Is it not the basics that you should learn on physics and chemistry lessons?

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2 minutes ago, Strange said:

It is not meaningless: it defines the relationship between numbers.

What physical realities do you think those numbers represent? Apples?

Apples , pears !  Anything that is dividable . i.e physical realities .

Edited by Complexity

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Sure.

! cake / 5 persons = 1/5 cake/person

Notice the units and consistent dimensional analysis.

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3 minutes ago, Complexity said:

Indeed , those numbers have to represent something ! You say units , do you mean joules for example ? Would a cake and 5 people be units ?

They don't have to be anything. They can be just numbers. But we can also choose to say that they relate to something (eg. 1 cake divided by 2 people = half a cake per person; or 1 joule divided by 2 seconds = 0.5 watts).

An important point is that when you do assign units to the numbers, they have to match on both sides of the equality.

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9 minutes ago, Complexity said:

Let me get this straight ! You are saying that if we take the equation 1/2=0.5   , there is no physical realities that go with that equation ?

Wouldn't that make the equation meaningless ?

The potential realities are in the application, not in the equation itself. You don’t need to physically divide anything in half in order to do the math

5 minutes ago, Complexity said:

Indeed , those numbers have to represent something !

No, they really don’t

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Notice how there is no explanation of the force or knife needed to separate the cake into 5 pieces  .

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Just now, swansont said:

The potential realities are in the application, not in the equation itself. You don’t need to physically divide anything in half in order to do the math

I agree but nonetheless the equation does represent something physical !

Perhaps I have not defined my question specifically enough .

What physical reality divides light by an unspecified physical volume ?

7 minutes ago, MigL said:

Notice how there is no explanation of the force or knife needed to separate the cake into 5 pieces  .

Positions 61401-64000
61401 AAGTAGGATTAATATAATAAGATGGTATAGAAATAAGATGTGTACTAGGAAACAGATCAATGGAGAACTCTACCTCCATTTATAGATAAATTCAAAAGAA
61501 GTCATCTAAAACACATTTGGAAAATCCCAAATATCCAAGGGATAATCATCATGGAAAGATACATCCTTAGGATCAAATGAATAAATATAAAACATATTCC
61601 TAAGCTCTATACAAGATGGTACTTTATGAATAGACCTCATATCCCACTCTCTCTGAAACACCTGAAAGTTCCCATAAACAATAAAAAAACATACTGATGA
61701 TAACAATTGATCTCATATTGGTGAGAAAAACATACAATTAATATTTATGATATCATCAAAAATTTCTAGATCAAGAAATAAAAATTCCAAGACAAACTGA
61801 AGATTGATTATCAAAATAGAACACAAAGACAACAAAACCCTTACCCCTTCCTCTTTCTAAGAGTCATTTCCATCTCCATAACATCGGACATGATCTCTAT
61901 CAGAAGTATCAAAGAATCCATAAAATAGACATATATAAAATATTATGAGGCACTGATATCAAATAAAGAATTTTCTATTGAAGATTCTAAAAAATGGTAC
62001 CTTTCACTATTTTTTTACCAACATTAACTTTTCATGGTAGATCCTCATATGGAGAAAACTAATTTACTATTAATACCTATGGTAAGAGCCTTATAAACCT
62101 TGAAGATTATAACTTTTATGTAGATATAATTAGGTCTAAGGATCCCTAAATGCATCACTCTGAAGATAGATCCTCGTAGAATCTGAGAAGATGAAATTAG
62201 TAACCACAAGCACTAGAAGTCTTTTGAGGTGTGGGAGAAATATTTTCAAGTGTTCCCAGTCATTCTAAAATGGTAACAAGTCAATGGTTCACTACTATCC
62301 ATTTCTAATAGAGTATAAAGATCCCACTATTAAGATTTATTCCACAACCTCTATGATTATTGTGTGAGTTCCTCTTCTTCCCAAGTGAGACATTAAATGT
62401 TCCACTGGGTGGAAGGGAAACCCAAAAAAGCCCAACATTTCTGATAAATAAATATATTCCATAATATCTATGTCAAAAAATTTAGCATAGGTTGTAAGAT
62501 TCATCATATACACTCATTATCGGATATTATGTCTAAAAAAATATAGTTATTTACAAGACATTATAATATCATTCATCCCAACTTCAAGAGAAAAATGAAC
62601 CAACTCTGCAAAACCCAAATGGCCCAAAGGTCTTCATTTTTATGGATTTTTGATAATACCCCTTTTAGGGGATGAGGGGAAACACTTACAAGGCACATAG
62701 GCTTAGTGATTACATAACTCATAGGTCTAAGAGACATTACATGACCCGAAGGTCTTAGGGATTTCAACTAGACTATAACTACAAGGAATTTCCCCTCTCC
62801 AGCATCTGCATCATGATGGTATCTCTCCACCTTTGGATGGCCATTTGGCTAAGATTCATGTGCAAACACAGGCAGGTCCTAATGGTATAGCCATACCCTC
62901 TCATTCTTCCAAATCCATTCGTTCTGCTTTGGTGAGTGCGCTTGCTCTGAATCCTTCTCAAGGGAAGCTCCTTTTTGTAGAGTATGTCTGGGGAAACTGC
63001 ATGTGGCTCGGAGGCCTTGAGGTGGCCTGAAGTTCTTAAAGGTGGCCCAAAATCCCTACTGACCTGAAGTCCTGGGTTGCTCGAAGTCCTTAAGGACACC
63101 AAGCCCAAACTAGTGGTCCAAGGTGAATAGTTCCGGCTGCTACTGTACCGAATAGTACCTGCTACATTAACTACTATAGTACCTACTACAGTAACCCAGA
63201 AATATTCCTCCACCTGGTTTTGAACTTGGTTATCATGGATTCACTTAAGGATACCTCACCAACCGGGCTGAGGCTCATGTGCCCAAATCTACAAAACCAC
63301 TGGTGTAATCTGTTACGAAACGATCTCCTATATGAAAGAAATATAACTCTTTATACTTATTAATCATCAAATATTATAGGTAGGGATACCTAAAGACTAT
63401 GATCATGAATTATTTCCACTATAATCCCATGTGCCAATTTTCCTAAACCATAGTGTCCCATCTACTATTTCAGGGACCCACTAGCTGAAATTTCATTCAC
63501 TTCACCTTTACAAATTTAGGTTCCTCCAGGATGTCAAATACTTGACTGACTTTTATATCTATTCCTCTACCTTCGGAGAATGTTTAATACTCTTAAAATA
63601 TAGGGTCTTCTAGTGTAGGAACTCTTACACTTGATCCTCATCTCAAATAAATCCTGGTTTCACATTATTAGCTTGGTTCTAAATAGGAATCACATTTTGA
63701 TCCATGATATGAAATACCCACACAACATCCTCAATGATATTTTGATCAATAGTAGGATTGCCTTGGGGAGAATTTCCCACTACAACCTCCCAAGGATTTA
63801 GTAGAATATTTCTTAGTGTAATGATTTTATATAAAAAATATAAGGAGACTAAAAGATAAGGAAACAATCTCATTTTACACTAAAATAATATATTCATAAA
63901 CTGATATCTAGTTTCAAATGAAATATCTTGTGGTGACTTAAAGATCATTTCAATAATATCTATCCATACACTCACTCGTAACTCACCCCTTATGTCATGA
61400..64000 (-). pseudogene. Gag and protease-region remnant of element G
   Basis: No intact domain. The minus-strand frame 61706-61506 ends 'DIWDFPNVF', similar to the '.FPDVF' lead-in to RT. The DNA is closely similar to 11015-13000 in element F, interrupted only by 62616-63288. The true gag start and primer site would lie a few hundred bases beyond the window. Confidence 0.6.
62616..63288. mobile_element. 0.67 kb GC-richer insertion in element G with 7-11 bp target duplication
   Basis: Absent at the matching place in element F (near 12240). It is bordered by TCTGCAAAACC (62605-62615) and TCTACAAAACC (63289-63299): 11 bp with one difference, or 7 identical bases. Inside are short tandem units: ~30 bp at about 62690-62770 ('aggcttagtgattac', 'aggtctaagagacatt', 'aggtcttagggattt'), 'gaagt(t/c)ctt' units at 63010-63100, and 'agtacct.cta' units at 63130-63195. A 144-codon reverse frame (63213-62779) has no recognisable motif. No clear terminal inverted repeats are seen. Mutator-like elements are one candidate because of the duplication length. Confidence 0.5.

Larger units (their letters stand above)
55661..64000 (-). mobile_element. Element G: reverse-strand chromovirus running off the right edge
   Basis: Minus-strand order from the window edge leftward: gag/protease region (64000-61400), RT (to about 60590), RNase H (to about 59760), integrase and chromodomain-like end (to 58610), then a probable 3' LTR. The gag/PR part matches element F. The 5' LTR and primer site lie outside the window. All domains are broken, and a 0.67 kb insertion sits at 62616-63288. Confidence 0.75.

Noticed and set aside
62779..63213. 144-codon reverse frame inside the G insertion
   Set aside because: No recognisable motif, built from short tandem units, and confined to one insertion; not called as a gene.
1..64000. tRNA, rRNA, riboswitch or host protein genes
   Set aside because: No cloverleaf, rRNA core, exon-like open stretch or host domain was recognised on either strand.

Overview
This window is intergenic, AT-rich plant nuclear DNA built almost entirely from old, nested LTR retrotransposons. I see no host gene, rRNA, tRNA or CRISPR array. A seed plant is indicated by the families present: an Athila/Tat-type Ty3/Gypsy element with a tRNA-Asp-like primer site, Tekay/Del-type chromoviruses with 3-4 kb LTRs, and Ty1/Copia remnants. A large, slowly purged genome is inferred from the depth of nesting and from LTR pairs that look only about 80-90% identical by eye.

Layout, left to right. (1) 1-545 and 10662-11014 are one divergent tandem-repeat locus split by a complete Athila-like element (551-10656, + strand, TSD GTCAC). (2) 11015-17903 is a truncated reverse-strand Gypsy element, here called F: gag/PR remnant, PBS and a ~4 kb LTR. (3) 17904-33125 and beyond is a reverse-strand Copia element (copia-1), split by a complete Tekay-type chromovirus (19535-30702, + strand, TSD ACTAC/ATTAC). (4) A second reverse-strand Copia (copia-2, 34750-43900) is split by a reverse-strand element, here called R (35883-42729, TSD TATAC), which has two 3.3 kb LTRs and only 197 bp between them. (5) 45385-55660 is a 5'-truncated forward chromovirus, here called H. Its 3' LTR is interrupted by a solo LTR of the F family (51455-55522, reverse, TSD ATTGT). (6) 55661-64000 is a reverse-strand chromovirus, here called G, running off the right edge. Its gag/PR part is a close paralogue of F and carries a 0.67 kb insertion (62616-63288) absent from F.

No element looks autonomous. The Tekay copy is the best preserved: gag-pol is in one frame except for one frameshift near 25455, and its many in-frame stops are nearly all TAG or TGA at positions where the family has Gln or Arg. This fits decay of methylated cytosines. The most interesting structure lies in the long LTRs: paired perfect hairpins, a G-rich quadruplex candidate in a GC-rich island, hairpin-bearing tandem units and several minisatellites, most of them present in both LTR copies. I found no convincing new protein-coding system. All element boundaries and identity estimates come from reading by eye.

Exactly !

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Just now, Complexity said:

I agree but nonetheless the equation does represent something physical !

Not necessarily. Only if you choose to apply it to something physical. Mathematics is defined as a completely abstract set of relations. Some of it turns out to be useful for describing the physical world. A lot of it is not.

2 minutes ago, Complexity said:

What physical reality divides light by an unspecified physical volume ?

I don't know what that means. Do you mean something like the relationship between lux and lumens?

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1 minute ago, Complexity said:

What physical reality divides light by an unspecified physical volume ?

This is pretty far from the question I tried to help you with initially. Have to ask: What is your background knowledge? What concepts of math and physics are you familiar with that could act as a common starting point? Do you have a reference to something you read about light that raised the question?

Your question needs more context to be answered. For instance, what is a "physical reality"?

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7 minutes ago, Strange said:

I don't know what that means. Do you mean something like the relationship between lux and lumens?

I mean something like , we lit a candle in a room , the light emitted is not as bright as the flame , what physically divides the light around the room ?

Edited by Complexity

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10 minutes ago, Complexity said:
16 minutes ago, MigL said:

Notice how there is no explanation of the force or knife needed to separate the cake into 5 pieces  .

Exactly !

NOt really.
One is the physical act of separation.
The other is a mathematical concept.

Do you really not see the difference ?

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1 hour ago, Complexity said:

It says on google search

However , it doesn't explain the force involved that divides mass by volume .

Was that the google search,  babies version?

This is surely your cue to introduce one of your favourite topics - limits.

Beacause most type of density (and there are many current density, probability density......... the list is long)

As to the 'division', no it is not division at all it is the ratio of one independent quantity to another, as one of them tends to zero.

Edited by studiot

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The light spreads out into the volume of the room, and become more diffuse.

I could give you the mathematical relationship, but I'm getting the impression that would be useless.

Edited by MigL

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2 minutes ago, MigL said:

NOt really.
One is the physical act of separation.
The other is a mathematical concept.

Do you really not see the difference ?

Is it not true that the mathematical concept always represents a  physical act of separation although the physical part may be in imagination rather than physical applying it ?

If not , please provide a demonstration of other use .